The Best Of The Past Year’s German Pandemic Lingo

Listen, we’re all overzoomed at this point.
The Best Of The Past Year’s German Pandemic Lingo

Language is always adapting to give us adequate range to describe our lived experience. So in a year where literally everything got turned upside down, it comes as no surprise that our vocabulary expanded to acknowledge the very 2020-specific phenomenon of Zoom exhaustion, nose exhibitionists and public health ignoramuses (better known as covidiots). But of all the languages to come up with niche COVID words, German was perhaps the most prolific.

A list compiled by the Leibniz Institute for the German Language documents more than 1,200 new German words that arose over the last year to describe our new reality. In comparison, an average year tends to produce around 200.

“When new things happen in the world [we] look for a name,” Dr. Christine Möhrs, who compiled some of the words, told The Guardian. “Things that do not have a name can cause people to feel fear and insecurity. However, if we can talk about things and name them, then we can communicate with each other. Especially in times of crisis, this is important.”

To be sure, German has always had a quirky reputation for its tendency to produce weird new words through compound noun formation. Basically, this means you can create an endless array of new words by simply combining two or more existing nouns. None of that explains why there couldn’t be a simple, straightforward word for “glove” that wasn’t “hand shoe” (der Handschuh), but you get the point.

Though many of these new German COVID words are relatively clinical, straightforward terms like ansteckungshotspot (contagion hotspot), kontaktnachverfolgung (contact tracking) and corona-verordnung (corona ordinance), some of them are very resonant — almost entertaining, if you can call it that.

Here are the best of the bunch.

The Best New German COVID Words

Abstandsbier — You may not be able to have up-close beers, but you can have a “distance beer.”

Abstandsnudel — A “distance noodle” is a pool noodle used to maintain a minimum distance between people.

Abstandssommer — The record will show that the sequel to 2019’s Hot Girl Summer was the “Summer of Distance.”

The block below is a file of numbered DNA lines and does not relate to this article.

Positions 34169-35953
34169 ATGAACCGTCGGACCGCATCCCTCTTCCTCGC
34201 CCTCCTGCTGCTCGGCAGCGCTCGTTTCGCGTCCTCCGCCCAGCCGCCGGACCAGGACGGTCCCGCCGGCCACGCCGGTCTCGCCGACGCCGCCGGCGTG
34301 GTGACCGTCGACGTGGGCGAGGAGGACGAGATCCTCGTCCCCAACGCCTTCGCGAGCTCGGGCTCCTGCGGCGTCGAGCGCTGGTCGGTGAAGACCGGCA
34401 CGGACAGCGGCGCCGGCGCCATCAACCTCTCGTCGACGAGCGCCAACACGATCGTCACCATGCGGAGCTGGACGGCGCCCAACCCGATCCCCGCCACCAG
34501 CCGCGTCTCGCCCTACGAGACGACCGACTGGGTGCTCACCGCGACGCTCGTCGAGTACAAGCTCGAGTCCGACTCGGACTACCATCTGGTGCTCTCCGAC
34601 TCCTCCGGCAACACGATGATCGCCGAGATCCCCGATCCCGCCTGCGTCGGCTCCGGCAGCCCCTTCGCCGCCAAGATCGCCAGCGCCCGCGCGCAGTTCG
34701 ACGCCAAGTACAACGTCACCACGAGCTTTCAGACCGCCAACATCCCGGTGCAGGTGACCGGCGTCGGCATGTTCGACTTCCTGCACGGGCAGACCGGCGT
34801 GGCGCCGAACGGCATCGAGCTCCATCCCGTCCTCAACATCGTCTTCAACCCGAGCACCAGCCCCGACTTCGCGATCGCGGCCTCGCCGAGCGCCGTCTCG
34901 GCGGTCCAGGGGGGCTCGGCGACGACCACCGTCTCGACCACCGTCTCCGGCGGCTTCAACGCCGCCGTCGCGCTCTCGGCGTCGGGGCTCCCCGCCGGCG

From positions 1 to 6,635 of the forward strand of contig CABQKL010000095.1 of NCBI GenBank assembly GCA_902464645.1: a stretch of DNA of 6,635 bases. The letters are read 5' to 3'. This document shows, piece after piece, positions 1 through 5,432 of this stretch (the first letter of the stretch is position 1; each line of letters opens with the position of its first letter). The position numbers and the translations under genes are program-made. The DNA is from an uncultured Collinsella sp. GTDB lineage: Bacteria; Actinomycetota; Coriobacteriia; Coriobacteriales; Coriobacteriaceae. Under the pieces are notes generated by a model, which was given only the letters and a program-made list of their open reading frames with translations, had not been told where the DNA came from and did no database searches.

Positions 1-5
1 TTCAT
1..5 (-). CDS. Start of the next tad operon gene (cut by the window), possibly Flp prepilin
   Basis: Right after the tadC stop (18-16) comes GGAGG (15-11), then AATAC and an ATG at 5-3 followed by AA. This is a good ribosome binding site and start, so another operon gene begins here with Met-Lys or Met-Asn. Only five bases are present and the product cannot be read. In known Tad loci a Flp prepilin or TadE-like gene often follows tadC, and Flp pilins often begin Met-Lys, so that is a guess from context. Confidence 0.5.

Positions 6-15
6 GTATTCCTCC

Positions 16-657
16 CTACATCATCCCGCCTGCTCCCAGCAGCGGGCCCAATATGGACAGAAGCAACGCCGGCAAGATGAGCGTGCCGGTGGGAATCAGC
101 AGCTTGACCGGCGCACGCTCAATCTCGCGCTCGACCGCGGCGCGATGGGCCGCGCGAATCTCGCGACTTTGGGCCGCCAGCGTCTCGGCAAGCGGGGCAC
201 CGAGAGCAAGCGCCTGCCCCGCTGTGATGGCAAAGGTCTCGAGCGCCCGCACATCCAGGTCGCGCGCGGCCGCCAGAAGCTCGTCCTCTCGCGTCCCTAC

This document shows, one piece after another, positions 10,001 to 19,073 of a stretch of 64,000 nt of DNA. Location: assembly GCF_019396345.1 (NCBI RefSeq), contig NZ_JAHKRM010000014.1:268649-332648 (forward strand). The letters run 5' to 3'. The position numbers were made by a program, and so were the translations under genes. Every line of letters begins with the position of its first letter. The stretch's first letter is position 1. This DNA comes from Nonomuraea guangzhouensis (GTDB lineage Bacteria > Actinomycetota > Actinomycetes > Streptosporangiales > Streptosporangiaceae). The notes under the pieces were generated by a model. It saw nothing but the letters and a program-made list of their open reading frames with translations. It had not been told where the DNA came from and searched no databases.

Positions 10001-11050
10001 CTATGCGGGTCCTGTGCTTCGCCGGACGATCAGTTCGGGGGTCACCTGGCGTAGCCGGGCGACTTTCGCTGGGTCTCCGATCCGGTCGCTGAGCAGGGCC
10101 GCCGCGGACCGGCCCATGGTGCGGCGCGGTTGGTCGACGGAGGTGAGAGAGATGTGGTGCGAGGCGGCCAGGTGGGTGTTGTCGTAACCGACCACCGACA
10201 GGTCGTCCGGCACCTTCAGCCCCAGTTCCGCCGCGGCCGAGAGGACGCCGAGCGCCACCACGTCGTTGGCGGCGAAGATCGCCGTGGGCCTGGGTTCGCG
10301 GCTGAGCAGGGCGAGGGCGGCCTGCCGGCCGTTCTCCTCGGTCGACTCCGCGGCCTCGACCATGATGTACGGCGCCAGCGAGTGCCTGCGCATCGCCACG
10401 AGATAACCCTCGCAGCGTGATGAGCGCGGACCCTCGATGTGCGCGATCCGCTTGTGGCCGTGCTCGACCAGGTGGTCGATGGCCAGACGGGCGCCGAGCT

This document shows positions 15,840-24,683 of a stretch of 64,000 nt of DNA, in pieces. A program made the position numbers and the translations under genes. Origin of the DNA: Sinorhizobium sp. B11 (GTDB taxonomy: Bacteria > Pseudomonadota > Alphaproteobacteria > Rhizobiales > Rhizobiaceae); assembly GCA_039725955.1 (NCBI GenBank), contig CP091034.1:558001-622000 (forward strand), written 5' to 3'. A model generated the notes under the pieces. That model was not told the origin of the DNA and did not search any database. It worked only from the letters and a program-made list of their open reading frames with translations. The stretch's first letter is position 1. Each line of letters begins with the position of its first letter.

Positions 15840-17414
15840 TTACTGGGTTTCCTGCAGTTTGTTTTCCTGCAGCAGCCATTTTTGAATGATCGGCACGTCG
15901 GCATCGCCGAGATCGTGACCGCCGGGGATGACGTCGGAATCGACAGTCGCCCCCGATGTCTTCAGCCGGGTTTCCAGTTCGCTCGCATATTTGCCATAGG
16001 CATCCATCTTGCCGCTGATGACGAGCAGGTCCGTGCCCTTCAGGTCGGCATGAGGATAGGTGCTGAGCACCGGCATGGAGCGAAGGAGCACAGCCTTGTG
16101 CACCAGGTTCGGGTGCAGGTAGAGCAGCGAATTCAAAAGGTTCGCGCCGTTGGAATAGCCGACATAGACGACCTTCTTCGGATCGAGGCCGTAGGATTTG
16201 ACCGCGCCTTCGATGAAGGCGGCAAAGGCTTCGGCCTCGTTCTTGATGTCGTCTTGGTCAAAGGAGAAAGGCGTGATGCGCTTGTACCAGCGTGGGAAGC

Alltagsheld — The German equivalent to “essential worker” more directly translates to “everyday hero,” which is an interesting discrepancy. In this case, the word doesn’t highlight someone’s status as a mere laborer, but as a person with agency and conviction.

Babyelefant — A “baby elephant” is an alternative unit of distance used to maintain public health boundaries.

Balkonklatscher — This is a usually disparaging term for “balcony clapper,” or someone who goes outside to cheer for essential workers.

Coronafrisur — The earliest part of the pandemic gave rise to the “corona hairstyle,” a special look made possible by intrepid DIY haircuts.

Coronafußgruß — A “corona foot greeting” is perhaps the best we can do these days, but we’ll take whatever we can get.

Coronials — Not exclusive to the German language, “Coronial” is the name given to the children conceived in lockdown (it’s supposed to sound like “millennial”).

Einkaufsheld — A “shopping hero” is someone who volunteered to brave the grocery store for an elderly or immunocompromised neighbor or friend.

Ellenbogengesellschaft — When hugs and kisses became perilous, we entered into a brave new “elbow society.”

Gesichtskondom — What is a mask, if not a “facial condom?”

Homeclubbing — This one should be relatively self-explanatory, especially if you’ve ever been to Berlin.

Impfneid — Vaccine envy, or perhaps more aptly vaccine FOMO.

Impfprivileg — On the other end of “vaccine envy” is “vaccine privilege.”

Isolationseinerlei — The monotony and boredom of quarantine was the perfect breeding ground for “isolation nonsense,” or the increasingly chaotic ways people kept themselves entertained.

Klopapierhamster — During the panic-buying phase of the pandemic, there were only toilet paper haves and toilet paper have-nots. You can thank the “toilet paper hamsters” for the shortages.

Kuschelkontakt — “Cuddle contact,” or the person in your bubble you meet for cuddles.

Maskentrottel — This word for “mask idiot” is perfect for muttering under your breath, beneath a mask, where no one can see it.

Nasenpimmel — You can also add this word for “nose dick,” used to refer to the vulgar experience of seeing someone’s nose hanging out of their mask.

Overzoomed — Zoom was great for about two weeks and then everyone was just over it.

Eager to learn more German words?